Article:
, NAIROBI, September 3 – Jennifer (name altered to conceal identity) has worked for the Kenya Prisons Service for eight years, rising to the rank of Corporal.
She has undergone advanced weapons training, combat and criminology. In addition to studying prison reform programmes, Jennifer is also qualified in leadership and disaster management skills.
In her own words, that is a commendable achievement for a woman.
“I am married with two children,” she continues. “I work with my husband at a men’s prison. He too is a corporal. When I first got promoted to serve alongside him, I thought it was a blessing. I’m not so sure anymore.”
Jennifer’s monthly gross salary is Sh15, 000, same as her husband’s.
“I lobbied hard to get that job. It wasn’t easy. I had once apprehended an escapee a month after a jail break. I got a letter of commendation. I knew I deserved the promotion but my superiors didn’t want to grant it to me. My uncle is a brigadier at the Ministry of Defence. I think that helped,” she says.
And that’s where her trauma begins.
“Inmates taunt me; they say I ‘bribed’ my way to Corporal and I know all too well what they mean.”
There are allegations that many women prison warders have slept their way up the rank: Jennifer claims that women are passed over in promotions for less experienced male counterparts.
“Even the prisoners mock my husband. There have been a few fights,” she narrates.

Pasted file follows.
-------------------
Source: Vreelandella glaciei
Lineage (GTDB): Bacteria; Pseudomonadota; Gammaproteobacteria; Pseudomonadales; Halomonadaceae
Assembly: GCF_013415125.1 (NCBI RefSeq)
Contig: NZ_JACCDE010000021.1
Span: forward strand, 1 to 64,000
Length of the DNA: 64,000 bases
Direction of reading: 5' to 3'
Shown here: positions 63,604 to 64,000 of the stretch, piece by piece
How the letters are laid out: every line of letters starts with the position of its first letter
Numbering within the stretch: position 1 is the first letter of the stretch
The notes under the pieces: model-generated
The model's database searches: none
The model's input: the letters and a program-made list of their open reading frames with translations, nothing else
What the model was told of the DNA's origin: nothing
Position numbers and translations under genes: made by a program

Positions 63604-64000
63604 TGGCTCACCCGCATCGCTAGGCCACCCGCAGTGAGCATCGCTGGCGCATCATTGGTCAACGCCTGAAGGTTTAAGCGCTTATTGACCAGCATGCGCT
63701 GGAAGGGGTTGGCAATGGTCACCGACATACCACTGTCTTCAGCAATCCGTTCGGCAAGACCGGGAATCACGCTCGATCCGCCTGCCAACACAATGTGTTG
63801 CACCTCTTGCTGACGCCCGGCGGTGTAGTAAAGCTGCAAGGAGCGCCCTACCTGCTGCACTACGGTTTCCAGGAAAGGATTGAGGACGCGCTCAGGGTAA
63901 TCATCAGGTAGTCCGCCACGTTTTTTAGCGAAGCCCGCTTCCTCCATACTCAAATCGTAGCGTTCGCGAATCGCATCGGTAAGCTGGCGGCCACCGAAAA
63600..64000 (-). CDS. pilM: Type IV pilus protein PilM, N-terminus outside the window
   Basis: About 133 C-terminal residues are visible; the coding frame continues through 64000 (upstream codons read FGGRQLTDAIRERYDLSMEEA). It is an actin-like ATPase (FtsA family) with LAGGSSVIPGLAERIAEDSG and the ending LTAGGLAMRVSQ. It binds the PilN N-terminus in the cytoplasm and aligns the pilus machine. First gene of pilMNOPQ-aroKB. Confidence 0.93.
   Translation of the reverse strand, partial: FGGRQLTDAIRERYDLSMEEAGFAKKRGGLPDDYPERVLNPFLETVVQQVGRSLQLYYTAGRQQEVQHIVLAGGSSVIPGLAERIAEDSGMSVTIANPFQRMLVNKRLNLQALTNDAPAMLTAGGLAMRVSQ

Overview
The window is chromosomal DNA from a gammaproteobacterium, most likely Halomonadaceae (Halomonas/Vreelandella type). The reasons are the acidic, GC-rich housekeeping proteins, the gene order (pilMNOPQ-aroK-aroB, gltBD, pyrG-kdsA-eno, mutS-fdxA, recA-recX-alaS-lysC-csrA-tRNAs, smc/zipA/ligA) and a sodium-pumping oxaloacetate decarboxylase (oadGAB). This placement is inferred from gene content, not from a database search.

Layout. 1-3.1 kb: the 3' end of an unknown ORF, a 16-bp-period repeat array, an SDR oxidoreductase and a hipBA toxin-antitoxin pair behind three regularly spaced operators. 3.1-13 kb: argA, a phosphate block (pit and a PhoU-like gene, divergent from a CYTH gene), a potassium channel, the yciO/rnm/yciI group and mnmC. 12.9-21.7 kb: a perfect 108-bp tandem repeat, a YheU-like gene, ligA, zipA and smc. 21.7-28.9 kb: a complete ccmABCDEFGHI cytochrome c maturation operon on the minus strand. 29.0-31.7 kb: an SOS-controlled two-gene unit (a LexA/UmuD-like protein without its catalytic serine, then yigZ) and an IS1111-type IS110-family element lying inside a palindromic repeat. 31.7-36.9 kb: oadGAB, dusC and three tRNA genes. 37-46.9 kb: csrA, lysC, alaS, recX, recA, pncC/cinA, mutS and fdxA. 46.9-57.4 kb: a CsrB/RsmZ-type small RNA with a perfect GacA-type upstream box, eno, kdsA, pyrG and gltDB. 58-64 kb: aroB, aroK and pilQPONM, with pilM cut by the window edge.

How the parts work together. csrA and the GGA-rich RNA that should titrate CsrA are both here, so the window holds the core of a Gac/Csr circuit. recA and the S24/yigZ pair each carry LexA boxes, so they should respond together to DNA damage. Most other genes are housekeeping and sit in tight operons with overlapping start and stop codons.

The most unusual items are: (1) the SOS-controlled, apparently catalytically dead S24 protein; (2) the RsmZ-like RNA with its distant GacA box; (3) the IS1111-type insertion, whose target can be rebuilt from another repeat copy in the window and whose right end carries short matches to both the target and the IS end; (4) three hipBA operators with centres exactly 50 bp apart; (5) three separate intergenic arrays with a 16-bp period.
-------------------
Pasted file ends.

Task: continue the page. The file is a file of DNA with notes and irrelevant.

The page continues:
But, she confesses, there are tempting moments: “Some of the inmates are really attractive, and they (inmates) know when you think they are cute. We exchange glances, sometimes smiles. But it can only go so far. You see I don’t have direct contact with them.”
She says some encounters with well-to-do inmates are particularly enticing.
“I’ve been promised the world; mansions, a new identity, travelling especially by drug-related convicts. And when you earn Sh15, 000, yes, you’ll consider it. But I’m married, with children,” says Jennifer.
Has she ever taken bribes, we asked?
“Yes. Not for anything major though, five hundred shillings to sneak in a packet of cigarettes for an inmate.”
“One has got to be friendly to the inmates; a person is put under my charge for rehabilitation and reformation. You’ve got to help them be accepted back to society upon release.”
Despite the odds, Jennifer loves her job. She believes that prisons have a role to play in society and sees a bright future for her profession, but with better management.
“I hate that the service is seen as a secondary force to other disciplined forces. Our officers are neglected. They don’t even have defined uniforms,” she protests.
The warder also faults the justice system. According to her, there are many people in prison who shouldn’t be there at all
“Somebody was found walking on the streets of Nairobi by City Council officers, apprehended and arraigned in court for the offence of hawking. My heart breaks. Once I paid a Sh500 fine for one of them.
But there are bad days when your gut tells you this man is a murderer. You know he should be on death row. But because of weak prosecution, you have no choice but to turn the key. He stares you (dead) in the eyes, and then he walks.
If I could change some things in my job, I would expand the prison mandate from merely safe custodial duties to playing a major role in national security.
I would harmonise the pay of my officers with those of the armed forces. The department would be placed under the Ministry of Internal Security and not Home Affairs. Training would be intensified; we’d have an internal intelligence unit,” she concludes, as her face lights up.